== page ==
High levels of vitamin D3 appear to induce weight gain in mice that were fed a high-fat diet, a research team found.
With obesity and associated metabloic disorders increasing in industrialized countries a team from Germany and the US looked into potential relationships between vitamin D3 status and non-alocholic fatty liver disease.
Reporting in an abstract due to be presented April 23 at the International Liver Congress in Vienna, Austria, Daniel Jahn of the division of hepatology, University Hospital Wurzburg, Wurzberg Germany, and colleagues there and James Fleet of Purdue University, West Lafayette, IN investigated the possible mechanisms at play.
It has already been shown that high vitamin D3 levels are correlated with high body mass index (BMI).
To explore the relationship between vitamin D3 status and non-alcoholic fatty liver disease, the team used animal models.
In the first set of experiments mice were given a high fat diet containing predominantly long-chain fatty acids and different levels of vitamin D3.
The team analyized the subjects' liver histology and hepatiac fat content.
That included the expression of metabolic and inflammatory target genes in liver and fat tissue.
To address tissu-specific effects of vitamin D 3, a second set of experiments was performed with vitamin D recetor-deficient mice and and vitamin-D receptor deficienct mice with an intestine-specific human vitamin D receptor transgene. The mice were fed a similar high fat diet.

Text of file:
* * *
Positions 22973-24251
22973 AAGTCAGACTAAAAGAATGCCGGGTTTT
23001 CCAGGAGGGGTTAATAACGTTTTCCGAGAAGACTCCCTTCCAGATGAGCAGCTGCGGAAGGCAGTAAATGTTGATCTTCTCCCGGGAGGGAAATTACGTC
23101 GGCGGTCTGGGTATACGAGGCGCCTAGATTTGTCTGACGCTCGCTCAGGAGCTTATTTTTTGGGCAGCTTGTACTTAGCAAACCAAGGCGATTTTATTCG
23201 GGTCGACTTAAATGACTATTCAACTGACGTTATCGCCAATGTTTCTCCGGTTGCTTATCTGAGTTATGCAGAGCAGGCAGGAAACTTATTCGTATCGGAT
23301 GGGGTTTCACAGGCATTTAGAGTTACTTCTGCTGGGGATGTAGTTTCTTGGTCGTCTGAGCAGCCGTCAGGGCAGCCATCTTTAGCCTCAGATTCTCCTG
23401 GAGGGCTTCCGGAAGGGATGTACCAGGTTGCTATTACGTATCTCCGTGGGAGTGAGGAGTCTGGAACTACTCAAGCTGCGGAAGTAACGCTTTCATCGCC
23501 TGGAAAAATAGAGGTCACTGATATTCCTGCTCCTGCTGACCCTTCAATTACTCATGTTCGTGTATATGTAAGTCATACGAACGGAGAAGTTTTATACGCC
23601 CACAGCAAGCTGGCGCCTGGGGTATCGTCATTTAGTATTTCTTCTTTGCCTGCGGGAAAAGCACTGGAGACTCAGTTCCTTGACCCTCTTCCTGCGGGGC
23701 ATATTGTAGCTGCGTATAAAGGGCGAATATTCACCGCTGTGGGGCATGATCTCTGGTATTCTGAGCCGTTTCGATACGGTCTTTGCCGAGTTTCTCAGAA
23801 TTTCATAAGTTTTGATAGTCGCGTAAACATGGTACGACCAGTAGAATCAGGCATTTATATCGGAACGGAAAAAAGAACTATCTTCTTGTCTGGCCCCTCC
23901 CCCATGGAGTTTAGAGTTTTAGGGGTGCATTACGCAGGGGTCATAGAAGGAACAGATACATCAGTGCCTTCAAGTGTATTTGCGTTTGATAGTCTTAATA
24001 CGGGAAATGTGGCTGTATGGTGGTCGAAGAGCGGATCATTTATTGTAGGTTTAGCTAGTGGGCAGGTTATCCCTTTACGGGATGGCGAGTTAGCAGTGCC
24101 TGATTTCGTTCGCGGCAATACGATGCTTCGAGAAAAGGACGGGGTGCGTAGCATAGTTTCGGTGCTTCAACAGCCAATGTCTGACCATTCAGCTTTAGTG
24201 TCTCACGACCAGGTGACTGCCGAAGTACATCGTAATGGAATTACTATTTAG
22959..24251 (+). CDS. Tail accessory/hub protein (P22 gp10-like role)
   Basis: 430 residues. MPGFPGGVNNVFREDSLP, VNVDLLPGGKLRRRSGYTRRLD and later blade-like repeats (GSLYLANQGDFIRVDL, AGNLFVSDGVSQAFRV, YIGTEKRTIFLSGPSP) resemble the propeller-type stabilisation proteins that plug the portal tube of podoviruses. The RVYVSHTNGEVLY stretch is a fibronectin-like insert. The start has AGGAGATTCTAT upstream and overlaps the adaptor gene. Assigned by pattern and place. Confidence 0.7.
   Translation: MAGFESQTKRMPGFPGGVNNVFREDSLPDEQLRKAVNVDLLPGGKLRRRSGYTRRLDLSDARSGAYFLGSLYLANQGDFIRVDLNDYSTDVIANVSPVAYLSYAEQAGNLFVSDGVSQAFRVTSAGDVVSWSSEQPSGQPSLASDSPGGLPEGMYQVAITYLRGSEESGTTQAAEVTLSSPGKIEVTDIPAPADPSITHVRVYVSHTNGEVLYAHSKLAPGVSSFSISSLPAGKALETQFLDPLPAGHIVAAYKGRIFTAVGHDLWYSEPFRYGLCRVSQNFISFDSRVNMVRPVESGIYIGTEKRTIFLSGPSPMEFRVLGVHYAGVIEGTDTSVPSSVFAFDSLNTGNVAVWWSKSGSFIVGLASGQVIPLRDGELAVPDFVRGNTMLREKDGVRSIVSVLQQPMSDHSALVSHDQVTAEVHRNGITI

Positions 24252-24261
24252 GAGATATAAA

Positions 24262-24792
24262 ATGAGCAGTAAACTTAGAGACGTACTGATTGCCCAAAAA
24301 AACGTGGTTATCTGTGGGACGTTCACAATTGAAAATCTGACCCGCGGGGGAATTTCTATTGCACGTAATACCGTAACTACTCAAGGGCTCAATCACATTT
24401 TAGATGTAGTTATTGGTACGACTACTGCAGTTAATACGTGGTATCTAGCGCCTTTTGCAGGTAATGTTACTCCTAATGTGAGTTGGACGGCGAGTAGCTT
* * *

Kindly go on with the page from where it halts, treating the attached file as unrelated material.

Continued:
The high levels of vitamin D 3 made the mice gain weight and fat mass, changes associated with unfavorable effecs in their fat tissue. Thosed included increase pro-inflammatory M1 macrophage markers an signs of increased adipolcyt apoptosis and reduced insulin signalling.
At the same time they showed increased immune activations and ER stress in the liver. But the mice without vitamin receptor capability did not gain weight.
"These data reveal a potential pro-adipogenic effect of VD3 in the applied high-fat diet model based on long-chain fatty acids, at least during early non-alcoholic fatty lier disease," they concluded.
That effect might be driven by "an unanticipated vole of vitamin D receptor in the regulatikon of intestinal lip metabolism," they said.
The work shows the importance of the gut-liver-adipose tissue axis in understanding the pathophysiology of obesity and fatty liver disease, they concluded.